THE PERFECT PUPPY
by Deborah Jones, Ph.D. 2001
*First published in Clean
Run Magazine, 2002
A new puppy. A tabula rasa. A blank slate. A
Raising a new puppy is the ultimate experience
in having a fresh start. A new puppy is endless possibility without
any negative baggage. The optimistic owner believes that this
time she will do everything right; this time the perfect puppy
will be carefully nurtured, shaped and molded into the perfect
dog. The new puppy is a chance to avoid any previous mistakes
that were made with other dogs. These high expectations usually
become more realistic as time goes by. The puppy may have some
personality quirks that were unanticipated. Perhaps the puppy
is inadvertently exposed to something fearful that traumatizes
him. Maybe the owner finds that her usual training techniques
just aren’t working with this particular dog.
While we know logically that there is no absolutely
perfect puppy or dog, it’s nice to have the dream for a
while. There are, however, things that can be done to insure that
the new kid gets the best possible start. Whether you are raising
your puppy as a family pet and companion, a possible breed champion,
or you intend to participate in performance sports such as agility
and obedience, it pays to give careful thought to your puppy’s
early training and experiences. In this article I’ll talk
about some ways to start your puppy on the right track.
These suggestions can work with a dog of any
age. Adolescent dogs, even adult rescues, can benefit from these
techniques and ideas. However, puppies are more open to influence
as they don’t have any previous learning to undo or bad
habits to change.
First, a few guiding concepts. I try to keep
these in mind whenever I am interacting with my dogs.
1. Be proactive, not reactive.
Take positive action to avoid problems before they appear. Letting
things be at the mercy of chance and hoping for the best is a
poor idea. Anticipating problems and taking steps to avoid them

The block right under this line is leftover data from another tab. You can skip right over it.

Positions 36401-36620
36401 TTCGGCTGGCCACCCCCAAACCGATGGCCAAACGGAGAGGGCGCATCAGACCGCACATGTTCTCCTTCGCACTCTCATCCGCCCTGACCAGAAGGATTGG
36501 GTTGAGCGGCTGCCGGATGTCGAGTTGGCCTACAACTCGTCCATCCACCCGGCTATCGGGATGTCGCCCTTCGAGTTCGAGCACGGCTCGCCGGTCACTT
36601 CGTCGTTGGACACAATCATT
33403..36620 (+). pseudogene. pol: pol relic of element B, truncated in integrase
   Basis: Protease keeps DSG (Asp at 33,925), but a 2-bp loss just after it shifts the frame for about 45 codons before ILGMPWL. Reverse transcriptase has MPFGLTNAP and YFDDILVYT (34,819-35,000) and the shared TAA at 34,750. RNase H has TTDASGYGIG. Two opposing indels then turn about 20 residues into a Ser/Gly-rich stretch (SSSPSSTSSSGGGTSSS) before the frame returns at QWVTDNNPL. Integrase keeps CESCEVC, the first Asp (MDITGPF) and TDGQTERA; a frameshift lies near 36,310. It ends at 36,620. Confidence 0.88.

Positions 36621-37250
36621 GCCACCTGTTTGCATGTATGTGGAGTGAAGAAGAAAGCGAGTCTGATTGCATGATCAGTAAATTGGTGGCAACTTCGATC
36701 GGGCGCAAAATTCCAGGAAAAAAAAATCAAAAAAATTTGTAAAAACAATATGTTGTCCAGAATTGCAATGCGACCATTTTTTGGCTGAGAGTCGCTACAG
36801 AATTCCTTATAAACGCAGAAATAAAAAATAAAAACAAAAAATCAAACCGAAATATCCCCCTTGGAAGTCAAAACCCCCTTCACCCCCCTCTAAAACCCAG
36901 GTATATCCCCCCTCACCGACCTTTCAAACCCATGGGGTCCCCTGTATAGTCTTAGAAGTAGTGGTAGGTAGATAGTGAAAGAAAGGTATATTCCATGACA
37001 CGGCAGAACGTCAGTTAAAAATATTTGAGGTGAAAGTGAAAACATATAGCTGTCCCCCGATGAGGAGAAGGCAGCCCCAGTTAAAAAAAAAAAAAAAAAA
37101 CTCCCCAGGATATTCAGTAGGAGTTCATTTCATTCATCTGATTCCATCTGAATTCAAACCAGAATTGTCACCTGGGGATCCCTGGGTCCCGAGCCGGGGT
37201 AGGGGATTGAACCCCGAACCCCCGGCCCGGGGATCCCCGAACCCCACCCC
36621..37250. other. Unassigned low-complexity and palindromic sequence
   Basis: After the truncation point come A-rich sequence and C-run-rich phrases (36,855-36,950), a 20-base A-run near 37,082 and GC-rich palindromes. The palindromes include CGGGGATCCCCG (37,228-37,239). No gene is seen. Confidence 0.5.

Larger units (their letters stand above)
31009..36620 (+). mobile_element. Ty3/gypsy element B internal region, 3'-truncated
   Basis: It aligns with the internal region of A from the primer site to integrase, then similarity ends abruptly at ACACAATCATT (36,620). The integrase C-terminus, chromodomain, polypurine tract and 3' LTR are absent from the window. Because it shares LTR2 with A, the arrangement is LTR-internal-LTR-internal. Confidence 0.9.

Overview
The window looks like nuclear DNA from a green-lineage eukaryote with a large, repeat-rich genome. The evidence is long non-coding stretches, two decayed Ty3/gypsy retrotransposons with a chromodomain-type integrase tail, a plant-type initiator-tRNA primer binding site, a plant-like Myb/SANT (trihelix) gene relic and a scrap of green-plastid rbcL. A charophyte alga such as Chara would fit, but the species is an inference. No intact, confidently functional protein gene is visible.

is the smart move. Planning and management are the keys.
For example, don’t allow your puppy the
opportunity to have housetraining accidents. Crate train from
the start, and resolve to always have the puppy within your sight
when he’s loose in the house. Make sure to take him outside
very regularly. Instead of reacting to a bad habit that has already
developed, you are anticipating and avoiding a potential problem.
2. Reinforce what you like.
Always be on the lookout for desirable behaviors and nurture them.
It’s easy to ignore the good and pay attention to the bad,
but it’s a big mistake. Continually tell your puppy when
he’s doing the right thing and the wrong ones are less likely
For example, there is a strong temptation to
heave a sigh of relief and be very quiet when your puppy finally
settles into a down at your feet. However, this is the time to
reinforce that behavior so it will increase in the future. Reach
down and very calmly pet your pup and tell him what a good dog
he is. Sure, he might jump up full of excitement, but just ignore
him until he settles again. Soon he’ll discover that lying
quietly gains attention and approval.
3. Take baby steps. Keep your
expectations reasonable. Physically and mentally, your puppy is
a baby. He needs lots of repetition and positive instruction in
order to learn. Be patient and don’t expect too much too
For example, in one training session you may
find that your puppy sits very quickly for a food treat. You are